Depending on where you live you might be able to delay on this task for a bit. Here in Texas we know that warm temperatures can last well into Fall and the first below freezing temperatures may not happen for weeks if not months. Keep an eye on the weather report in your area and once you see temperatures start to dip close to freezing make sure this task gets put up high on your to do list so that you don’t end up with any damaged pipes.

General Home Maintenance

Every time the season changes we recommend taking the time to clean out your gutters. In the fall you want to focus on making sure that they are ready to handle the influx of leaves that are about to descend and then, once those leaves have fallen, you want to make sure your gutters are cleared out to prevent ice dams from forming when the colder weather hits. Inspect your exterior doors and windows for drafts and apply new caulking and weatherstripping to any that need it so that you can keep the cold air out and the warm air in. Pick a good day to test run your heater before it’s truly needed to make sure it is working properly and clear out dust that has settled in the system since it was last used. The last thing you want is to find out your heater doesn’t work at a time when you really need it to.


Rake Leaves

One of the best parts about Fall is watching the color of the leaves change and then fall to the ground. But once they’ve finished their colorful transformation they can leave behind quite a mess with all the leaves that fall off. Once fallen leaves start to accumulate don’t put off raking and cleaning them up. If left to linger large piles of leaves can quickly become home to unwanted pests who may turn their sites on your home once the weather turns cold. They can also cause mold growth when the leaves get wet and are much harder to clean up than when they are dry. Plus come spring those leaves could hinder grass growth. So get out your rakes or leaf blowers and nip this issue in the bud before it can become a big problem.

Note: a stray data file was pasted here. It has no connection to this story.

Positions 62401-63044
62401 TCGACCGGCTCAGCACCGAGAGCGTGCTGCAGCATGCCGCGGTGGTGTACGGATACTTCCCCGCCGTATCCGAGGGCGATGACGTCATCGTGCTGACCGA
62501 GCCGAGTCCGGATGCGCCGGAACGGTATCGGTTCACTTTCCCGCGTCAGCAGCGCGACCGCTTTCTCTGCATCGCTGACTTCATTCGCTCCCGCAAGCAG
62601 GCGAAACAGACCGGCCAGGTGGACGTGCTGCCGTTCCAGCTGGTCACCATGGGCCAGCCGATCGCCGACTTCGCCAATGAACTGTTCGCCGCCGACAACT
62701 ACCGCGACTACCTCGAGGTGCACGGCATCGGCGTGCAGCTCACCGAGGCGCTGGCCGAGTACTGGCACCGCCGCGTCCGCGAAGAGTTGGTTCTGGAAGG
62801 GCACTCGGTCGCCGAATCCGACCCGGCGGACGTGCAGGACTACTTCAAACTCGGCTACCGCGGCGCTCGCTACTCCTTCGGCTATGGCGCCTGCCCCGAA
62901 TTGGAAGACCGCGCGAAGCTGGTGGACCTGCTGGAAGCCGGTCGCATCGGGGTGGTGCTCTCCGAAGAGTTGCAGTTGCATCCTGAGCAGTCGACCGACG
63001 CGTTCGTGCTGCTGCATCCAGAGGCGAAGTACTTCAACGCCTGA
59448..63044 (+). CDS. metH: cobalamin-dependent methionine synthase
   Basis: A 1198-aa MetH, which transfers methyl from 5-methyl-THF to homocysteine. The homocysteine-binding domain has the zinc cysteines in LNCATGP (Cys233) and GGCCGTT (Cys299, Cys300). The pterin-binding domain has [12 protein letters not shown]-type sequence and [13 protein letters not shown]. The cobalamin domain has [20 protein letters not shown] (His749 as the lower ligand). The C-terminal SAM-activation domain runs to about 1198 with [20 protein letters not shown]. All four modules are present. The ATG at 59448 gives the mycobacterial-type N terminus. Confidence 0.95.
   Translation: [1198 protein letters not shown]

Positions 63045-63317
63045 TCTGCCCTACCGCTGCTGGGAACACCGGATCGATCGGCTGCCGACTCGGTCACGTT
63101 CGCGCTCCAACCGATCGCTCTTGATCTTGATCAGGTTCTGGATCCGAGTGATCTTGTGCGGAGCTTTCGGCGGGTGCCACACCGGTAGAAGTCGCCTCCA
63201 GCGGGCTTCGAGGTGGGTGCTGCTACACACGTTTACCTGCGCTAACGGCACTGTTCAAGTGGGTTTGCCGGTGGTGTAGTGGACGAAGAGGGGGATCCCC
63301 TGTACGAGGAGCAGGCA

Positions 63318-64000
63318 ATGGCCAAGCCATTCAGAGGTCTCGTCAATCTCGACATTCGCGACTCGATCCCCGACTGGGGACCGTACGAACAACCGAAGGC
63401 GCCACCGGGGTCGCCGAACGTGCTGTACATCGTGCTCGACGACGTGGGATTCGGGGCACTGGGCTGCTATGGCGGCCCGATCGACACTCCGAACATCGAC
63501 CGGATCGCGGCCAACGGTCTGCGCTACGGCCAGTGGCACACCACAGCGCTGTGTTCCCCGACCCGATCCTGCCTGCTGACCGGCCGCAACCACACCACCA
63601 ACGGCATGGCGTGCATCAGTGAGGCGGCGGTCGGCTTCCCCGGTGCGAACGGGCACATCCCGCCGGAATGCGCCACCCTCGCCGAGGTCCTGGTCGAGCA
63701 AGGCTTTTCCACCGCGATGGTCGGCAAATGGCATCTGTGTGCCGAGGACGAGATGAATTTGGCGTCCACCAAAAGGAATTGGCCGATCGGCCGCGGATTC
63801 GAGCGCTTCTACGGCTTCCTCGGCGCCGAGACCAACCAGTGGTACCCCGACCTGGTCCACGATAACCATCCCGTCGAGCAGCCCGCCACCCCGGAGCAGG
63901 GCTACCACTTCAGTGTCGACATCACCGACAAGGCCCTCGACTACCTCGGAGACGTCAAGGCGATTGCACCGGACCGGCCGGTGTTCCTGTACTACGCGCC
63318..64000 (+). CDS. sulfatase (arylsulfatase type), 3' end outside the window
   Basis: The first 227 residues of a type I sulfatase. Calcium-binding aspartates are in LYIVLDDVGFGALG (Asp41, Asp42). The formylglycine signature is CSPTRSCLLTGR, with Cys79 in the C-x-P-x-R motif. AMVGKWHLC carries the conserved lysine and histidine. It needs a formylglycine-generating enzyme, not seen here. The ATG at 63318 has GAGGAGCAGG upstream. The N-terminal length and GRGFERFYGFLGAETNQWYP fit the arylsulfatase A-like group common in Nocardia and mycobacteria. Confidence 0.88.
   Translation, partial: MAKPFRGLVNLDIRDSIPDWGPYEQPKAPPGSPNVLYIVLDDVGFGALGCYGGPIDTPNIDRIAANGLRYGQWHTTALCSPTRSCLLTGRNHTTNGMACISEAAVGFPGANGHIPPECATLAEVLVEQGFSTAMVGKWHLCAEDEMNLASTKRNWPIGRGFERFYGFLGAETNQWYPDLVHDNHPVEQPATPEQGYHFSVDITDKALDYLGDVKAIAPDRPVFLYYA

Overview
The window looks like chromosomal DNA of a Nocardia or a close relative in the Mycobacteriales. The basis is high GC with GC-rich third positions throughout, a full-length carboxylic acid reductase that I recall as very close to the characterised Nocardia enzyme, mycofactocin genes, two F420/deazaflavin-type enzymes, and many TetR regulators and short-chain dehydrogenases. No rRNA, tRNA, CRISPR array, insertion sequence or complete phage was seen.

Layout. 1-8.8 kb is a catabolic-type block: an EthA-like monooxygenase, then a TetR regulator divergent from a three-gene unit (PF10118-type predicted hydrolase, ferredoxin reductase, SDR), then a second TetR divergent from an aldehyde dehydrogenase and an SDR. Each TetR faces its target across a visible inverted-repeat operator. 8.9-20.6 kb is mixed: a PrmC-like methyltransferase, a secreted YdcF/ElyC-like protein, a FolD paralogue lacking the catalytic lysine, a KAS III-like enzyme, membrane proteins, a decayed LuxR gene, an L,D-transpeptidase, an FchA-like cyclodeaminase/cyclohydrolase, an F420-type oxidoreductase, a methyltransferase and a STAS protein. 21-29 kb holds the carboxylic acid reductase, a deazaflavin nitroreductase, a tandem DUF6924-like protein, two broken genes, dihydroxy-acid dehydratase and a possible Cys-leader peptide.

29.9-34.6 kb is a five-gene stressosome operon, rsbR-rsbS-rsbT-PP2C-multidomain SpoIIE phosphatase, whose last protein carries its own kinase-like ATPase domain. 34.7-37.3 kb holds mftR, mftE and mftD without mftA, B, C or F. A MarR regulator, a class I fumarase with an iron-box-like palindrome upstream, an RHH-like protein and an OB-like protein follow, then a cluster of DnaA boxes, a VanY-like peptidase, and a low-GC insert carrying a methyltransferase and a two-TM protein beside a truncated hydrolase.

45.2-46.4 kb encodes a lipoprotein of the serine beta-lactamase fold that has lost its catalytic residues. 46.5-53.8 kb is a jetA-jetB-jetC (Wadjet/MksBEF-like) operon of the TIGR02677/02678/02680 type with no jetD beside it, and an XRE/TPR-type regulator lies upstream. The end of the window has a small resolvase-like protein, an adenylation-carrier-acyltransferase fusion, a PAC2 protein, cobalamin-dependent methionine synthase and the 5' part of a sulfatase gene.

Lawn Maintenance

Fall may seem like a weird time to be focusing on your landscaping, but proper care this time of year is key to healthy and flourishing plant life. One area that you will want to give some extra TLC is your lawn. Most grasses will slow down their growth or go completely dormant during the winter. But there is a lot happening beneath the soil to help the grass survive the winter and be ready to grow again come spring. One key thing you can do to help is to fertilize your lawn. How often you need to fertilize per year will depend on your region and the type of grass you have, but you should at least fertilize once a year in the fall.  

Plan Outdoor Living Remodels

With this past summer still fresh in your mind, this is the perfect time to sit down and think about any changes you may want to make so that the next summer even more enjoyable. Perhaps you found yourself thinking at one point how nice it would be if you had a larger outdoor grilling space, or your own firepit, or maybe even a pool. Next summer will be here before you know it. And if there is any outdoor living remodeling that you want to get done you’ll need to get started on it sooner rather than later so that it will be ready in time. Make designs for what you want to have done and start talking to general contractors or the specific professionals that you will need to make those dreams a reality.

Eight Tile Backsplashes in the Kitchen that Shine

When it comes to kitchen backsplashes, tile is easily one of the most popular options out there. It is a tried and tested material that lends itself well to the purpose of the backsplash. We’ve seen our fair share of tile backsplashes across the many kitchen projects we’ve done here at Key Residential, ranging from the classic types that feature subway or large set tile, to the more unique ones that include a mosaic pattern or are made from metal. Take a look at a few of our favorite kitchen tile backsplashes from projects past and perhaps get inspired for your own backsplash remodel.